Causes of Melasma

Melasma is a skin condition that’s triggered by sun exposure and is more common in people with light brown skin tones. 9 out of 10 people who have melasma are female, and the condition is also more common during pregnancy. Genetics also plays a role in melasma, as up to 50% of people with the condition report that close relatives also have it.

Treatment for Melasma

The best way to treat melasma is to use a hydroquinone cream and avoid exposure to the sun or estrogen. In addition to avoiding sun exposure, you should also stop using high-SPF sunscreens. Triple combinations are the most effective topical therapy for melasma, but if you’re hypersensitive to them, you can try dual ingredients or single agents.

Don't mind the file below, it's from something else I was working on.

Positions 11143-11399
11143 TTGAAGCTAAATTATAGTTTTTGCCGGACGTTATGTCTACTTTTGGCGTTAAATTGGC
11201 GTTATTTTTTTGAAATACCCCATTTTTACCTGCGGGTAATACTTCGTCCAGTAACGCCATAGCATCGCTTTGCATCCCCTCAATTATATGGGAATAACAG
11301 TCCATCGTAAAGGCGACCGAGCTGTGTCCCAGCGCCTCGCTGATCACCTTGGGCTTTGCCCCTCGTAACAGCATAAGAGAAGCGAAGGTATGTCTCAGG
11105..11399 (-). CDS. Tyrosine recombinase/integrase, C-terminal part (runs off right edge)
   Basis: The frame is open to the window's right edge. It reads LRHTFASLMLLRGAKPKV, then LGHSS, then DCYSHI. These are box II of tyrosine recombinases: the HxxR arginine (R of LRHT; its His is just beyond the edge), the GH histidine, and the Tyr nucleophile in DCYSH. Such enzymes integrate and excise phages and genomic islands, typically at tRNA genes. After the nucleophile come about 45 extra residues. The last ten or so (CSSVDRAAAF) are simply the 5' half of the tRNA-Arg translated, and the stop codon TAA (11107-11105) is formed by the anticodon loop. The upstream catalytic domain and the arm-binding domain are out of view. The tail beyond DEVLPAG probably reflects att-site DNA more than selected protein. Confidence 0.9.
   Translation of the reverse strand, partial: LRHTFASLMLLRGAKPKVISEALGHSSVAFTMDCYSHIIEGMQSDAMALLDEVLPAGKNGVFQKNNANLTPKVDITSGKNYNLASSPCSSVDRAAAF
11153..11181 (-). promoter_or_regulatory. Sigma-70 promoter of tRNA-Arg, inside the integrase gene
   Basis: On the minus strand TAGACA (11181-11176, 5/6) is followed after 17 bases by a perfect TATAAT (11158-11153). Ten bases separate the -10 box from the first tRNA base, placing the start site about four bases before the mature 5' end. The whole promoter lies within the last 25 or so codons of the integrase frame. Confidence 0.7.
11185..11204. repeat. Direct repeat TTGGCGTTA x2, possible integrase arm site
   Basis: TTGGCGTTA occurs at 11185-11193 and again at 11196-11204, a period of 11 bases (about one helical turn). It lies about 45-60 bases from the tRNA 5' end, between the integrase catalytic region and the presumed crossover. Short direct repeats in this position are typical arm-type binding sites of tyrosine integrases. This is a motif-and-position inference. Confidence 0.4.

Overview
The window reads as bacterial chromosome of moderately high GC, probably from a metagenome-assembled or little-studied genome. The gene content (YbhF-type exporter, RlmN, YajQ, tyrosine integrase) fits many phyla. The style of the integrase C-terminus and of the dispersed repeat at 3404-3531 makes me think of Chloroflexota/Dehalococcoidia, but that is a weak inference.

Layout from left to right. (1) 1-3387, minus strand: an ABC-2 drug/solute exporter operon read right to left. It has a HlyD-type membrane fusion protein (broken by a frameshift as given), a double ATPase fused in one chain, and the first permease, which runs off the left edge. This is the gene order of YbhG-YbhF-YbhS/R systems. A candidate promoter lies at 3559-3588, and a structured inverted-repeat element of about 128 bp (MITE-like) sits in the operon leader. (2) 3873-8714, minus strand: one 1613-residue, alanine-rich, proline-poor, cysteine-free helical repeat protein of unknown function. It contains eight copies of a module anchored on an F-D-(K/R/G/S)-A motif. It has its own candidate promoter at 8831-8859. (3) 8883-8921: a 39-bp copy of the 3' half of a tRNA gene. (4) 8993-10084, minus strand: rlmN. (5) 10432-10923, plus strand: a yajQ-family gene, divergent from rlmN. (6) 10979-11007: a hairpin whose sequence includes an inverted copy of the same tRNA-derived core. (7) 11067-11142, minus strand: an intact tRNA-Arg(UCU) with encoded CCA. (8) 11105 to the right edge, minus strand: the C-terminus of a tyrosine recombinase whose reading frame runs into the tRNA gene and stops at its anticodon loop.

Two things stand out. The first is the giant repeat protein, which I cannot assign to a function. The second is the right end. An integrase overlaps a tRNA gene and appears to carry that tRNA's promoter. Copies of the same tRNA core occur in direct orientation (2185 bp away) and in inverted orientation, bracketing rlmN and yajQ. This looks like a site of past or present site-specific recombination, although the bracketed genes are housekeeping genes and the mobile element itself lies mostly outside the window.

Chemical peels and lasers may provide unpredictable results and can cause adverse effects, including epidermal necrosis, post inflammatory hyper pigmentation, and hypertrophic scars. These interventions should only be used if topical medication has failed. In experienced hands, chemical peels and lasers are usually safe and may produce results faster than topical medications.

Before and After